Chow Yun Fat

Before the Chow Yun Fat of Bulletproof Monk and Pirates of the Caribbean, there was Chow Yun Fat ... romance star? Prior to being cast ironically in action films by directors like John Woo and Ringo Lam, Chow was a romantic leading man in Hong Kong cinema. But, as his characters increasingly gained a penchant for wielding double Beretta 92s to serve their justice whilst sporting sunglasses at night with toothpicks gritted in their teeth, Chow became the quintessential Hong Kong action hero. In fact, Chow became such a huge action star that hordes of young men began dressing up like one of his most famous characters, Mark Gor from Better Tomorrow, a trend parodied in this clip from its sequel, "A Better Tomorrow 2," where Chow returns, without narrative apology, as the slain Mark's twin brother.

The clip ends with one of Chow's most passionate and beloved scenes from Gun-Fu cinema, giving us the obscure t-shirt slogan "Respect the Rice." Speaking of respect, if you're a fan of this genre and don't mind copious amounts of arterial spray, the final scene from the movie is considered one of the bloodiest ever - but also one of the greatest - in action history.

John Woo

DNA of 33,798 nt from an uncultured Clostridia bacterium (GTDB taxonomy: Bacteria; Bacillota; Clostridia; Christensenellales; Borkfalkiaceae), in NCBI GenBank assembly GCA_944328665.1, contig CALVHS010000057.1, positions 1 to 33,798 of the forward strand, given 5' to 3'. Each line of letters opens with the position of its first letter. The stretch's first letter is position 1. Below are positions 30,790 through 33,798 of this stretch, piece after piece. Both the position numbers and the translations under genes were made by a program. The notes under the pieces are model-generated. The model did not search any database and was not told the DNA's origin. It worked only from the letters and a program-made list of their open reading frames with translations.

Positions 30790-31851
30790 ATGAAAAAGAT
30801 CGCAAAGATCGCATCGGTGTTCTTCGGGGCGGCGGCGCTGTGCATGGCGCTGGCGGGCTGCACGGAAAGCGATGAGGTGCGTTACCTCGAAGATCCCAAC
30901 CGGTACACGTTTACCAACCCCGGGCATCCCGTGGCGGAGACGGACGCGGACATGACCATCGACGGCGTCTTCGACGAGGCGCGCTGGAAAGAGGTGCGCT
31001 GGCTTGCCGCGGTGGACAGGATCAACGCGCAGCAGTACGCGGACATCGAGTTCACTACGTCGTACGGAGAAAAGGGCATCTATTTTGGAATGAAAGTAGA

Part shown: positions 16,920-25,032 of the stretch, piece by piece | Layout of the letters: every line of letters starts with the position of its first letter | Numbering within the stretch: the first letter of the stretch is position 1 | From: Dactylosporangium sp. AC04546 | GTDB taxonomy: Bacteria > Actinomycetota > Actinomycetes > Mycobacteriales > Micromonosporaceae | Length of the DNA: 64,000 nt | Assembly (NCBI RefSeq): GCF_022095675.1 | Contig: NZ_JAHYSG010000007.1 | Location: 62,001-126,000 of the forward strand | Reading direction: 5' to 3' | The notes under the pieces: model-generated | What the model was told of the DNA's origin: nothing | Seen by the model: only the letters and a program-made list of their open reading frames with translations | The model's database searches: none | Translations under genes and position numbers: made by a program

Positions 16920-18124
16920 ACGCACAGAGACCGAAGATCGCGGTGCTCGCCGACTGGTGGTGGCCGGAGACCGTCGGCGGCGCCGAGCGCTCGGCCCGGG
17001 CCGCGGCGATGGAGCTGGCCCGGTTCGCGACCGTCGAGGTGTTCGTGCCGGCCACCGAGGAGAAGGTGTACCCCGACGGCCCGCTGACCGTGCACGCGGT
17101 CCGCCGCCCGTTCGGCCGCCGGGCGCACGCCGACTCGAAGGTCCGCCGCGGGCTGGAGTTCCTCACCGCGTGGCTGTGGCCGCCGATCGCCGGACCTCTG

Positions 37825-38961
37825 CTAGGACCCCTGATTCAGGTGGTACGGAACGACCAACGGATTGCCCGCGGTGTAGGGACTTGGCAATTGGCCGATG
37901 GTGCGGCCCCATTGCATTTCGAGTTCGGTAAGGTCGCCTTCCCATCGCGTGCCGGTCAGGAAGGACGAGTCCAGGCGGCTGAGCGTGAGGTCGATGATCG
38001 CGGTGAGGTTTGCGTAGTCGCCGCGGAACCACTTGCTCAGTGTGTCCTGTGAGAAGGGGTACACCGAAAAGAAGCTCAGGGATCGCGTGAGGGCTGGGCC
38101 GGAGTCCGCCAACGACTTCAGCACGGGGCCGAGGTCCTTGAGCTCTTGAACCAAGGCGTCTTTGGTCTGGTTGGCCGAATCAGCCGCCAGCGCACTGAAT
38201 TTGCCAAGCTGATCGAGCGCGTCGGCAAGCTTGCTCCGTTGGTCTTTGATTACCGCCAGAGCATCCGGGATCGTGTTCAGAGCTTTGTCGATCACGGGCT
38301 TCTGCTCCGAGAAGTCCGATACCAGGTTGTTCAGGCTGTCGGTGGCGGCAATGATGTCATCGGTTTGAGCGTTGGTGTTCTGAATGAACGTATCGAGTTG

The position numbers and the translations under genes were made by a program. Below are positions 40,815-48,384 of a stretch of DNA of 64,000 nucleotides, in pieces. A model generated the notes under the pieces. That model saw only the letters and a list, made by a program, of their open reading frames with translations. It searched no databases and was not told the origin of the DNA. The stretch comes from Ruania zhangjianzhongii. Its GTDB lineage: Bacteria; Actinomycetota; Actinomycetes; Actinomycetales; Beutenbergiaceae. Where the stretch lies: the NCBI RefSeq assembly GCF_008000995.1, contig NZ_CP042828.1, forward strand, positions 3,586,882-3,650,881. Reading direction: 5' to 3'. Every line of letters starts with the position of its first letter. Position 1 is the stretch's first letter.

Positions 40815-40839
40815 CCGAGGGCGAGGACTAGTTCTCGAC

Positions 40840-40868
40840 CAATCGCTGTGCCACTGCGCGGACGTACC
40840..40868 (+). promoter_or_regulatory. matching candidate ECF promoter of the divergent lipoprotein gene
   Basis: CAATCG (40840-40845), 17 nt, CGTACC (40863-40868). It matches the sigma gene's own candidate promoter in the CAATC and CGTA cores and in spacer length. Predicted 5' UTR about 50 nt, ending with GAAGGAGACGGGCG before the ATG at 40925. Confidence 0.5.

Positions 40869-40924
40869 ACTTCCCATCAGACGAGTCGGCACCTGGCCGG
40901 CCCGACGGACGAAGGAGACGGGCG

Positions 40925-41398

Likely familiar are John Woo's American works such as Face/Off, Mission Impossible II and Broken Arrow (OK, maybe not that last one). But what about the films that made Woo an internationally innovative force? A great deal (though admittedly, not all) of American action cinema is constricted to very obvious convention, perhaps based on an assumption that viewers are solely interested in explosion rather than dramatic content. Sure, we all love a little Bay and Bruckheimer, but in his early films, John Woo perfected something deeper than the buddy-cop bond and the arbitrary love plot. Something far more visceral to which Hollywood has never fully allowed him to return "“ the concept of Heroic Bloodshed. Perhaps it came from one of the more interesting aspects of Hong Kong cinema itself "“ its palpable sense of urgency. Films made in the late 1980s and early 1990s often had nihilistic or despondent themes (see: the filmography of Won Kar-Wai) inspired by the country's looming return to China in 1997. One of the best films of the prolific Woo-Chow collaboration, and possibly Woo's last great Hong Kong film, is 1989's The Killer (originally titled, in Chinese, Bloodshed of Two Heroes). The film's fusion of Kung Fu and gun fighting is inspirational, but the heart of the film lies in the relationship between an assassin looking for one last hit, and the inspector looking to bring him down. Not as conventional as you might expect. Watch the trailer and judge for yourself!